This article was retrieved from the online version of the ASCD Educational Leadership June 202 issue. This article, along with all other articles in this special month's free issue, can be accessed at http://www.ascd.org/publications/educational_leadership/jun20/vol77/num09/Think_Self-Management,_Not_Time_Management.aspx
Think Self-Management, Not Time Management
By changing your behavior and reframing your tasks, you can find time to do the important work you love.
There is no shortage of tips, tricks, techniques, and hacks to help people from all walks of life, including educators, manage their time. However, the massive amount of information on the topic seems to have little impact, as our lives continue to get busier and more connected. Moreover, the very tools (email, phones, etc.) that we once thought would help us become more efficient and manage our time are now part of the problem. What educator is not continually bombarded by emails and texts at all hours of the day and night?
But there is a path forward—if you're willing to be uncomfortable.
First, you have to embrace the fact that there is no such thing as time management. We all have the same 60 seconds in a minute, 60 minutes in an hour, 24 hours in a day, 52 weeks in a year to get things done. Time is fixed. Time is not malleable. Time is not manageable.
But you are. So, you have to think of it not as time management, but as self-management. As humans, we control our behavior and choices when it comes to work completion, prioritization, and efficiency. This has nothing to do with attempting to control the uncontrollable construct that is time.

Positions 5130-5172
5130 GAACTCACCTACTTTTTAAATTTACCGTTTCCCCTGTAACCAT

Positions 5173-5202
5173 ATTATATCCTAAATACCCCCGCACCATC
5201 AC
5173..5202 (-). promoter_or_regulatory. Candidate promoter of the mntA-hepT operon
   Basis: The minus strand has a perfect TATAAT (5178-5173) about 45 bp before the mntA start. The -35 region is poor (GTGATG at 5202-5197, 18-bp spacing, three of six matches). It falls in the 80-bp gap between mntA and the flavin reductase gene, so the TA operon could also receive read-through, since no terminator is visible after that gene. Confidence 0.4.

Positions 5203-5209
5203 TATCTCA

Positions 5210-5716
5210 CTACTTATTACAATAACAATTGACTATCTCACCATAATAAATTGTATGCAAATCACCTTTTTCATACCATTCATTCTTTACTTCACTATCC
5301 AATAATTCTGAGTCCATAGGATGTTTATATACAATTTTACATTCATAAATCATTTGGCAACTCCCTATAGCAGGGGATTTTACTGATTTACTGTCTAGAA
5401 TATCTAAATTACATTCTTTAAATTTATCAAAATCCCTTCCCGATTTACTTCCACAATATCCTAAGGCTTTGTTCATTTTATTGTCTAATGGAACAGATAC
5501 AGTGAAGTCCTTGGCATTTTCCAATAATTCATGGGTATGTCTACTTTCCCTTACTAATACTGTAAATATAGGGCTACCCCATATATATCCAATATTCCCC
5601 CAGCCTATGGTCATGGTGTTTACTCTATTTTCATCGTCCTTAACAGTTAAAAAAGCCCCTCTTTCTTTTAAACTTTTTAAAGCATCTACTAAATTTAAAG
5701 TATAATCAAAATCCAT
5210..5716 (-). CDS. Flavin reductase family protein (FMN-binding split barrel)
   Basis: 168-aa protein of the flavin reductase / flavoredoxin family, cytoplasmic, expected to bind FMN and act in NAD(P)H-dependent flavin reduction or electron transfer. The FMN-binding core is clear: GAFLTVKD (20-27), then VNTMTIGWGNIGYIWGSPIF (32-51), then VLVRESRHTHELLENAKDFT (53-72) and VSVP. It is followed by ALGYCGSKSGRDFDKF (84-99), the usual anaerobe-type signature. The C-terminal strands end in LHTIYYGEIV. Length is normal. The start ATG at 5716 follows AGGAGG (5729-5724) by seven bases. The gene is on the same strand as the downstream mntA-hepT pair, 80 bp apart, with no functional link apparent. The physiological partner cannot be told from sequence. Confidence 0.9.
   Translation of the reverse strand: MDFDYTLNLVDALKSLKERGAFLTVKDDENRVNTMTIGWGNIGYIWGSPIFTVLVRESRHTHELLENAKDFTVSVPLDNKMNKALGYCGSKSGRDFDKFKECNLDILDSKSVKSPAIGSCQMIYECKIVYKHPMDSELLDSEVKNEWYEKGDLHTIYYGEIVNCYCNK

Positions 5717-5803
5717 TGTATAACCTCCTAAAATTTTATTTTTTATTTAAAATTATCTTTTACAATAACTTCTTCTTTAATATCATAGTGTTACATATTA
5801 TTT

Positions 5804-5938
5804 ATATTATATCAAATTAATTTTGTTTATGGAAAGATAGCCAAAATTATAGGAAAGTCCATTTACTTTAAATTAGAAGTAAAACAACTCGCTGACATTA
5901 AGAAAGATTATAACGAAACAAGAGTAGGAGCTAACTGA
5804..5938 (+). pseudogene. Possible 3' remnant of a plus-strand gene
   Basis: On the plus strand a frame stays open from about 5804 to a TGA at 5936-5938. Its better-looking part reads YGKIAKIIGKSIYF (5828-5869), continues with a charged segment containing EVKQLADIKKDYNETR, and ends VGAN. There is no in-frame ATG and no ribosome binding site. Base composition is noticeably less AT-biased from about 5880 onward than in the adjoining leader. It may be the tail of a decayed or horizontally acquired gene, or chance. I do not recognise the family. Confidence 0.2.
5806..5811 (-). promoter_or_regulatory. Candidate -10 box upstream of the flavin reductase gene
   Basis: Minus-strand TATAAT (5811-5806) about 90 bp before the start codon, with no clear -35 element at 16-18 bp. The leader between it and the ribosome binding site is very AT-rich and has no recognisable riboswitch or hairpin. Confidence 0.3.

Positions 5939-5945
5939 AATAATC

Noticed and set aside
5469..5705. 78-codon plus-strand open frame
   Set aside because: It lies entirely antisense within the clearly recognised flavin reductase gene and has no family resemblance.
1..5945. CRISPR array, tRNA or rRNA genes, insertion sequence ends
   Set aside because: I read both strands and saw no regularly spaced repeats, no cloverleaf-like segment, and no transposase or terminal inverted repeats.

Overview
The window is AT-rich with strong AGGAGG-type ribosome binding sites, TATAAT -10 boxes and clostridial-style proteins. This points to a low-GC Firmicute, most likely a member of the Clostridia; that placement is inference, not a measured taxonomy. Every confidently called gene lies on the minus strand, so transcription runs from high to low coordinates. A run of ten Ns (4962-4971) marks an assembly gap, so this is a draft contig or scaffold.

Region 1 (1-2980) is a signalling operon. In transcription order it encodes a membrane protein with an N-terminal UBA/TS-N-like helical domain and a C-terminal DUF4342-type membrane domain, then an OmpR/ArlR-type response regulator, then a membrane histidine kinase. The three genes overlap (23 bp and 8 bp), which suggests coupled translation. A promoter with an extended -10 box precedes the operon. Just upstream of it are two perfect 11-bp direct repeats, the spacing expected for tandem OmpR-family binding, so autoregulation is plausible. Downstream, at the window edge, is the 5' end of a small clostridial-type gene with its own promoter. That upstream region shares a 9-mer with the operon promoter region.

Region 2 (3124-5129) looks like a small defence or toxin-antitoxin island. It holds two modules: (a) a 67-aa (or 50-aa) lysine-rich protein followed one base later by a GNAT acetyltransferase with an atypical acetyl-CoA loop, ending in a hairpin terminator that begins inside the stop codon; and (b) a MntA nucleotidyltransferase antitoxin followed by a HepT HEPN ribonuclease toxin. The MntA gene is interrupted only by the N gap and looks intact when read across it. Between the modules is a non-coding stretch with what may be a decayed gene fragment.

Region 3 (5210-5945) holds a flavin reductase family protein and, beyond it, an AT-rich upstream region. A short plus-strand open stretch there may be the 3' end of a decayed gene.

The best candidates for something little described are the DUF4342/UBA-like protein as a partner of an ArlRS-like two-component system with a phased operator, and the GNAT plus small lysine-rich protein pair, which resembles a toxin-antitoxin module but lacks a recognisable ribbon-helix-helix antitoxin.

Shift Your Mindset
Time-management tips and techniques tend to treat the symptom and not the disease. They are essentially like "diets"—if you use them, they work, but they are often just temporary solutions to deeper problems.
Instead, you must fight a few mindset battles to increase your personal efficiency.
Your first mindset shift is to be honest with yourself. Are you working toward the life you imagined? If you are in a state of perpetual dread and not getting done the requisite work to be successful both in your classroom and at home, I encourage you to ask yourself if you are doing the work you really want to be doing. Is being a teacher, counselor, or principal your calling? I know this is a big question. But if you don't answer this question honestly, you might get stuck in a perpetual cycle of feeling overwhelmed and not being able to find enough time in the day.